Paul Greenberg

This unsavory proposal to change long-established immigration law isn't likely to go anywhere even if it gets somewhere. That is, even if it somehow manages to get through Congress, or survives a presidential veto, it's not likely to pass constitutional muster before the Supreme Court of the United States. It's purely a symbolic gesture aimed to appease the kind of voters who are so angry and disgusted with the country's broken immigration system that they're ready to do anything except fix it -- by supporting comprehensive reform, which is the only realistic policy that will put this whole mess behind us.

It happens every time another great wave of immigration hits this country. It sets off a counter-wave of reaction among those of us descended from an earlier wave. Each successive tide of immigrants -- whether German in colonial America or Mexican today, and all the great migrations in between -- have been seen as threats to our Kultur, unworthy of citizenship or maybe even incapable of it. (See the Chinese Exclusion Act.)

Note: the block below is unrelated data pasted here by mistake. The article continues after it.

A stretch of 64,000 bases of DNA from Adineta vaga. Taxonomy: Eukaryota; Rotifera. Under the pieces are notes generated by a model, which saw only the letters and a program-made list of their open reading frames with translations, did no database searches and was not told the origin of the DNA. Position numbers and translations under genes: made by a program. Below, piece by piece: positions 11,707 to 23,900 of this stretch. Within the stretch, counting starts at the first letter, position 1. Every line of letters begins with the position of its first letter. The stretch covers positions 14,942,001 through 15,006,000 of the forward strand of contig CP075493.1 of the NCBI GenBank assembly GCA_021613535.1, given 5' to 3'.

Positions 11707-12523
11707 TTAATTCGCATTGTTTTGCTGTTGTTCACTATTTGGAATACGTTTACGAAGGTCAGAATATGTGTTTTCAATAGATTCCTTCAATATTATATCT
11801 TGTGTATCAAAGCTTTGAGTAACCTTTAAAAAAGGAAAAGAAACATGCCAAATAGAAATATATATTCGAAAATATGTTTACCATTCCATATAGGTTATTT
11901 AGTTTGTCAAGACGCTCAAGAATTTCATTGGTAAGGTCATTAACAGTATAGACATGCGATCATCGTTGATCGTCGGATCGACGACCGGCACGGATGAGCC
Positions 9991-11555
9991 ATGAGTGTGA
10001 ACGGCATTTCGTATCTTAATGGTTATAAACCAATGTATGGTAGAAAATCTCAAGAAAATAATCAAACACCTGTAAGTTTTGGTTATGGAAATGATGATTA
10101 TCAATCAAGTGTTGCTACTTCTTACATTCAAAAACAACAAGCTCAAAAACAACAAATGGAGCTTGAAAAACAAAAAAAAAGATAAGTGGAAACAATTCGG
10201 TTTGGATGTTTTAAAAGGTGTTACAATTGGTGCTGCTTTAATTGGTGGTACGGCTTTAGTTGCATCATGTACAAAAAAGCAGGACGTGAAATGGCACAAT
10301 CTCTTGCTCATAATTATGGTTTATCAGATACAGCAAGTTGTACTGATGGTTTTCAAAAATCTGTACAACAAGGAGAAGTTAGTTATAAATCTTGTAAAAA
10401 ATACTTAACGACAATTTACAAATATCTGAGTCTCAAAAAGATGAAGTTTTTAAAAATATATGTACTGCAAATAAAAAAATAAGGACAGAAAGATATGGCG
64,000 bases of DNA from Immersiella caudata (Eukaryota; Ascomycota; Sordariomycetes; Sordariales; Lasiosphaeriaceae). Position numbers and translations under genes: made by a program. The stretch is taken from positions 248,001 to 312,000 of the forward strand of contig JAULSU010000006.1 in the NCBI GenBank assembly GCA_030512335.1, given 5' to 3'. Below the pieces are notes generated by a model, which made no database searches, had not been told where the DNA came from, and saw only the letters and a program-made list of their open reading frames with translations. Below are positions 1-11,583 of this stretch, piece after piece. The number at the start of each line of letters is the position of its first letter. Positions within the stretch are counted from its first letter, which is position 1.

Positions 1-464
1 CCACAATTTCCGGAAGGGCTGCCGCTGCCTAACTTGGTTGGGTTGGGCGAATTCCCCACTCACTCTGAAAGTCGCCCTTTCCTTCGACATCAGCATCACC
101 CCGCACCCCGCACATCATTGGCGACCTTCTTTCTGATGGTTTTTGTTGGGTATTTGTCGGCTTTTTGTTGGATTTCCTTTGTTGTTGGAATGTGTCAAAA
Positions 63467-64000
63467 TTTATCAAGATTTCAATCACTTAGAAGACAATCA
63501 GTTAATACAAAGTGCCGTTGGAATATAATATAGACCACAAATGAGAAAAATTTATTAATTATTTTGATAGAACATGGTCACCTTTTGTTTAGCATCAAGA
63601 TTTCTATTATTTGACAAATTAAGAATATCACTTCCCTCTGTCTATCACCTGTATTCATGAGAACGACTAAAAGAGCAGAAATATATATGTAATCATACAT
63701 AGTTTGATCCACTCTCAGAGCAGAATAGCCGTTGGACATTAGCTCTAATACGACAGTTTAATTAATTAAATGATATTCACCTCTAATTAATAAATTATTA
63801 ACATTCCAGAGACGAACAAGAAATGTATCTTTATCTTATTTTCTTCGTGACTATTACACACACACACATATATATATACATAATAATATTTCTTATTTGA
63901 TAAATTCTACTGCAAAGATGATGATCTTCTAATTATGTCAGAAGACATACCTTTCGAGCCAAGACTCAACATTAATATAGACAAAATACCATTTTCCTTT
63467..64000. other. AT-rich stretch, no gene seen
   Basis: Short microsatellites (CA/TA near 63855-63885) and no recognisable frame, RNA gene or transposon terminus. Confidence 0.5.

The hateful spirit of the Dred Scott decision, which solemnly declared that not all Americans are created equal after all, rises up once again, like some monstrous bottom-feeder that has been waiting for just such an opportunity to rear up and rip us apart. And make some of us only second-class Americans, or maybe not Americans at all. And it would affect not just the children of illegal immigrants but their children's children and their children's children, and so forever on. Till we become one nation divisible.

This attempt to deny newborn Americans citizenship is a particularly ugly aspect of this familiar reaction. To some, these newborns go by just as ugly names: "anchor babies," or products of "birth tourism." But they have a shorter, simpler name: Americans. And they acquire it as soon as they are born on American soil.

Me, I wouldn't disown a single one of them, black or white or brown or any other color, able or disabled, whether squalling in their cribs or, soon enough, bright-eyed and hopeful and headed for school. Each of them becomes part of the American body and soul, of the American history yet to be made. And they'll be part of it from before birth to after death.

Let no one doubt that any of those who now lie buried under U.S. grave markers in military cemeteries abroad, from Normandy to some Pacific Island, whatever their surnames or provenance, are Americans in every way. They don't need any papers now. They are Americans by courage. These politicians scurrying to deny a new generation of Americans their birthright would do better to show some courage of their own.


Paul Greenberg

Pulitzer Prize-winning Paul Greenberg, one of the most respected and honored commentators in America, is the editorial page editor of the Arkansas Democrat-Gazette.